KickstART film festival combines indoor, outdoor, virtual events

The annual Greater Farmington Film Festival returns June 4-11, with eight films presented indoors, outdoors, and online.

Organized by KickstART Farmington, the festival includes feature films and documentaries that “engage the heart and mind, explore important contemporary issues, and inspire action.”

Maria Taylor David Delind Johnna Balk Farmington City Council

Greater Farmington Film Festival

Here’s the line-up:

Just Mercy – June 4, 6:45 p.m., Farmington Civic Theater

PG-13, directed by Destin Daniel Cretton

Based on a powerful and thought-provoking true story, “Just Mercy” follows young lawyer Bryan Stevenson (Michael B. Jordan) in his history-making battle for justice. One of his first, and most incendiary, cases is that of Walter McMillian (Jamie Foxx), who, in 1987, faced a sentence of death for the notorious murder of an 18-year-old girl, despite a preponderance of evidence proving his innocence.

Short Term 12 – June 4, 9:45 p.m., Farmington Civic Theater

R, directed by Destin Daniel Cretton

Grace (Academy Award Winner Brie Larson), a twenty-something staff member at a foster care facility, reckons with her own past as she cares for the teens in her charge. This lovingly realized film finds truth and humor in unexpected places. Also starring Rami Malek and Lakeith Stanfield.

Trolls World Tour – June 5, 9:20 p.m., Village Commons parking lot

PG, directed by Walter Dohrn

Bring your own chair to watch as Poppy (Anna Kendrick) and Branch (Justin Timberlake) discover that they are but one of six different Troll tribes scattered over six different lands devoted to six different kinds of music. When a member of hard-rock royalty, Queen Barb, aided by her father King Thrash, set out to destroy all other kinds of music, Poppy, Branch, and their friends visit all the other lands to unify the Trolls in harmony against Barb, who’s looking to upstage them all.

Cured, screened virtually June 4-11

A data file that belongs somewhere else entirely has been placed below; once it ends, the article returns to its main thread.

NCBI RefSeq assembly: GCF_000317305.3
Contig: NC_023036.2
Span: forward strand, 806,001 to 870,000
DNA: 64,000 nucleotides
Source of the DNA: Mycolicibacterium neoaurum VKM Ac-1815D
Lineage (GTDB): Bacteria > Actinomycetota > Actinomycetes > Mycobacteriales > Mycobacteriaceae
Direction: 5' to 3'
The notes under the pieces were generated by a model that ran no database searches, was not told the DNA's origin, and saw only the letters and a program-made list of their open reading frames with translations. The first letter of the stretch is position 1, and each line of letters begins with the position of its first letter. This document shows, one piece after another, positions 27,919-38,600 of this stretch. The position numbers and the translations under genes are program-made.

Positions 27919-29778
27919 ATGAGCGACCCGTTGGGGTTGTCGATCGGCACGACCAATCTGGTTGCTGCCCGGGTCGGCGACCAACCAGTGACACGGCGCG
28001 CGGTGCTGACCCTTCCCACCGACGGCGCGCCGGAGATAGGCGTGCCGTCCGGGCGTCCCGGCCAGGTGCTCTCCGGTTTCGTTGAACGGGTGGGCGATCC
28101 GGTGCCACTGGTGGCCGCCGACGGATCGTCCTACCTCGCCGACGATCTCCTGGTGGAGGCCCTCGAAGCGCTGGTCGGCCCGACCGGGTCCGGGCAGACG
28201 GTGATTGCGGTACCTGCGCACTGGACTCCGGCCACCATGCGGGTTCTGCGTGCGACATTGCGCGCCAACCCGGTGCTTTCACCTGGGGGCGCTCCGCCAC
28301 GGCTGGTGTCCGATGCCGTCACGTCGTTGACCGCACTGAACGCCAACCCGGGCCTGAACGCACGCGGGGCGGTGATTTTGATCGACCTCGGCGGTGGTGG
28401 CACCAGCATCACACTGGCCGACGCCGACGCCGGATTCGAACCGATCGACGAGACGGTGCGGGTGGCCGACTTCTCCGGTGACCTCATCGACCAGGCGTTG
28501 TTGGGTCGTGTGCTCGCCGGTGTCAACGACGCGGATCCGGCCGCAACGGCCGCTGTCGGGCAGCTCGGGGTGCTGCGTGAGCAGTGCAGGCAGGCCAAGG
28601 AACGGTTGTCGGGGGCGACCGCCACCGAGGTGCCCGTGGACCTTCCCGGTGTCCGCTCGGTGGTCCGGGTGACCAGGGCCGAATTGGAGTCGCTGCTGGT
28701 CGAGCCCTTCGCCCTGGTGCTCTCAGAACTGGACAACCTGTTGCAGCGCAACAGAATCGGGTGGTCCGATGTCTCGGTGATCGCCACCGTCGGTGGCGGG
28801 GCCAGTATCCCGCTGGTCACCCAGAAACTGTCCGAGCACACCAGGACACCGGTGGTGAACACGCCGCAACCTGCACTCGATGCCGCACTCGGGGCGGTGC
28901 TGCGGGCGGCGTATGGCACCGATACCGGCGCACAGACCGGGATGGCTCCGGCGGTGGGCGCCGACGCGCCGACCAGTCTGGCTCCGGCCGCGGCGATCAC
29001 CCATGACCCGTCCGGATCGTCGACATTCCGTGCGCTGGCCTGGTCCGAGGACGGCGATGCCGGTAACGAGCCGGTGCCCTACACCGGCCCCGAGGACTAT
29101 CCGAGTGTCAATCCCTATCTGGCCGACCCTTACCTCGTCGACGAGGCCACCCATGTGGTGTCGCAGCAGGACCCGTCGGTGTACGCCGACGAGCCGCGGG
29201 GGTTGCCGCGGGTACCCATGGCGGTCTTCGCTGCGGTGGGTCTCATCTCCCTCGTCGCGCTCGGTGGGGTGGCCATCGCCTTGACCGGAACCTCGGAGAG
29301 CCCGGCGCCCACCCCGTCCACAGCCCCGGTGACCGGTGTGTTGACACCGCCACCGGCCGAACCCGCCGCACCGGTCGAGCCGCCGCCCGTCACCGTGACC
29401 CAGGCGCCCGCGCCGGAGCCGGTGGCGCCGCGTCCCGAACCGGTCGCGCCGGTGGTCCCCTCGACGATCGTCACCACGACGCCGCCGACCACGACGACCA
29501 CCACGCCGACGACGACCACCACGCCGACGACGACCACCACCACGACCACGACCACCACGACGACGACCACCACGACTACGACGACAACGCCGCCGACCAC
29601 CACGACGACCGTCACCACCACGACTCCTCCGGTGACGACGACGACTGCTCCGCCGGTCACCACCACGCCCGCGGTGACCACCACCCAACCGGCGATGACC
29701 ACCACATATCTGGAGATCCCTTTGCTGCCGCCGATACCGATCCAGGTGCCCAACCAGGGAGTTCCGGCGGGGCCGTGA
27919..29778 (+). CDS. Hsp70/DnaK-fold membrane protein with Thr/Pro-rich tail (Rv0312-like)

Directed by Bennett Singer and Patrick Sammon

This feature-length documentary takes viewers inside the David-versus-Goliath struggle that led the American Psychiatric Association (APA) to remove homosexuality from its manual of mental illnesses in 1973. Viewers meet the key players who achieved this victory, along with allies and opponents within the APA.

End of The Line: The Women of Standing Rock – screened virtually June 4-11

Writer & Director Shannon Kring

“End of The Line: The Women of Standing Rock” is the incredible story of indigenous women who risk their lives to stop the $3.8 billion Dakota Access oil pipeline construction that desecrated their ancient burial and prayer sites and threatens their land, water, and very existence. When the population of their peaceful protest camp exceeds 10,000, the women unwittingly find themselves the leaders of a global movement.

Missing in Brooks County – screened virtually June 4-11

Directed by Lisa Molomot and Jeff Bemiss

Anyone looking for a family member last heard from in Brooks County will eventually find their way to Eddie Canales, who runs the South Texas Human Rights Center. Eddie helps the families look for their loved ones by engaging with Border Patrol agent Alex Jara and mounting an extensive search of the private ranches where many bodies are found. Together, they come upon clues to the mystery of what happened to their loved ones and confront the agonizing reality of life and death in Brooks County.

Not Going Quietly – screened virtually June 4-11

Directed by Nicholas Bruckman

A rising star in political organizing and new father, Ady Barkan had his entire life in front of him. Diagnosed with ALS four months after the birth of his son, Ady returns to his roots as an activist. A chance conversation with a senator, captured on video, catapults him into the public eye. As Ady’s natural voice fades, his influence grows, transforming him into one of the most powerful activists in America.

The New Corporation: The Unfortunately Necessary Sequel – screened virtually June 4-11

Directed by Joel Bakan and Jennifer Abbott

The squel to “The Corporation” reveals how the corporate takeover of society is being justified by the sly rebranding of corporations as socially conscious entities. From gatherings of corporate elites in Davos, to climate change and spiraling inequality, the film looks at corporations’ devastating power. Countering this is a groundswell of resistance worldwide as people take to the streets in pursuit of justice and the planet’s future.

KickstART will announce more virtual conversations and discussions soon. Find tickets and more information at

Reported by